Tony Baer: In terms of what organizations need, businesses need, it’s going to be data. I think businesses are still calling it big data today because there still is a new shiny thing associated with it. I think the realization is that we’re not just working with traditional structured data, we’re working with a number of variable structures.
Source has become a buzzword, and IoT is a Wild West out there, but name me, let’s say, a logistics company that’s not using data from its GPS devices, or sensors in the engines of its trucks to figure out, one, “Where should we route the trucks?” And by the way, “How’s our gas mileage?” Or, “When do we take this truck in for maintenance?” Basically, I think IoT has in that sense supplanted big data in terms of, “Here’s the new shiny thing that we need.” I think it reinforces that what we need to do is use data.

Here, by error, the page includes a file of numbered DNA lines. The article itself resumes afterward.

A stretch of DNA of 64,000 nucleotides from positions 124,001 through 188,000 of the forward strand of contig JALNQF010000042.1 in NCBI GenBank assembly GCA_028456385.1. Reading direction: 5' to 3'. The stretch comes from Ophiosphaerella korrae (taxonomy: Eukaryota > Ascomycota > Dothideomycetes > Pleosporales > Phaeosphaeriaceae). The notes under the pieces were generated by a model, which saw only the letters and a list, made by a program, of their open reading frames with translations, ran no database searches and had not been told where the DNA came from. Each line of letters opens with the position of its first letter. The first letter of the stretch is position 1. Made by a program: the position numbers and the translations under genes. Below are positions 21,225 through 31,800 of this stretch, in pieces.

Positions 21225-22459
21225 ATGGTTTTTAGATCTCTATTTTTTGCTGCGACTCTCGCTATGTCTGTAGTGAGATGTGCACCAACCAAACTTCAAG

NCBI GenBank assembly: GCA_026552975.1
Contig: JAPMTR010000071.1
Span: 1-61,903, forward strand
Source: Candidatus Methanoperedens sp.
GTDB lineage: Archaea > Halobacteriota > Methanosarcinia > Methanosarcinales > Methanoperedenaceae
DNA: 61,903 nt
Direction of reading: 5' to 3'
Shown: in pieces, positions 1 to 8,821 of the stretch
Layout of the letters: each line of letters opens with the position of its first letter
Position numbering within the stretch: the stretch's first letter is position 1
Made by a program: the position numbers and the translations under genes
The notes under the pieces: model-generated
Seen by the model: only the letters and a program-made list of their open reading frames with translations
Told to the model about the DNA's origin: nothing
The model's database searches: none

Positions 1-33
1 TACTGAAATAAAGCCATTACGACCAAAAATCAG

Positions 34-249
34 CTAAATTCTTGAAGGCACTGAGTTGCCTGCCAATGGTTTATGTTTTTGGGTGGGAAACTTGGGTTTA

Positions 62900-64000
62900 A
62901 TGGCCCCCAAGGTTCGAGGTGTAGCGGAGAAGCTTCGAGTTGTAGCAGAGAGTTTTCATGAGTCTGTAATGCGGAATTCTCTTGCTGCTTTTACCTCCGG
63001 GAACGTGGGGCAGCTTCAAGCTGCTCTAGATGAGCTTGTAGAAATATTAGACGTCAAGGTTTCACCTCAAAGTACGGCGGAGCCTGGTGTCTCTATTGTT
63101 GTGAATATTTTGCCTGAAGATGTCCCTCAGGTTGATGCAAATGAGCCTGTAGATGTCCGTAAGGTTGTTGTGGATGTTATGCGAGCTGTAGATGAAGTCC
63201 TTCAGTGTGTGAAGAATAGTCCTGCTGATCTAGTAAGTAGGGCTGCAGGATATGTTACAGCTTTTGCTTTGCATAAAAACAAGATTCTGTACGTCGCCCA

Andrew Brust: Absolutely. What’s interesting, also, you keep stumbling on things that are new and timely, but recently Pentaho has announced that they’ve got connectivity to the MQTT protocol, which is one of the two dominant protocols in the IoT world. And maybe, at this point, it’s emerging as the dominant protocol. Again, you’re hitting on all the buzzy things. IoT definitely seems to be driving a lot of big data demand.
Andrew Brust: All right, I think you kind of talked about Asia Pacific, and you talked about North America. Do you have a different sense of what’s going on in Europe, especially since Ovum has its headquarters there? Are they closer to us, closer to Asia? I don’t mean geographically, I mean in terms of their big data maturity, or are they right at some midpoint?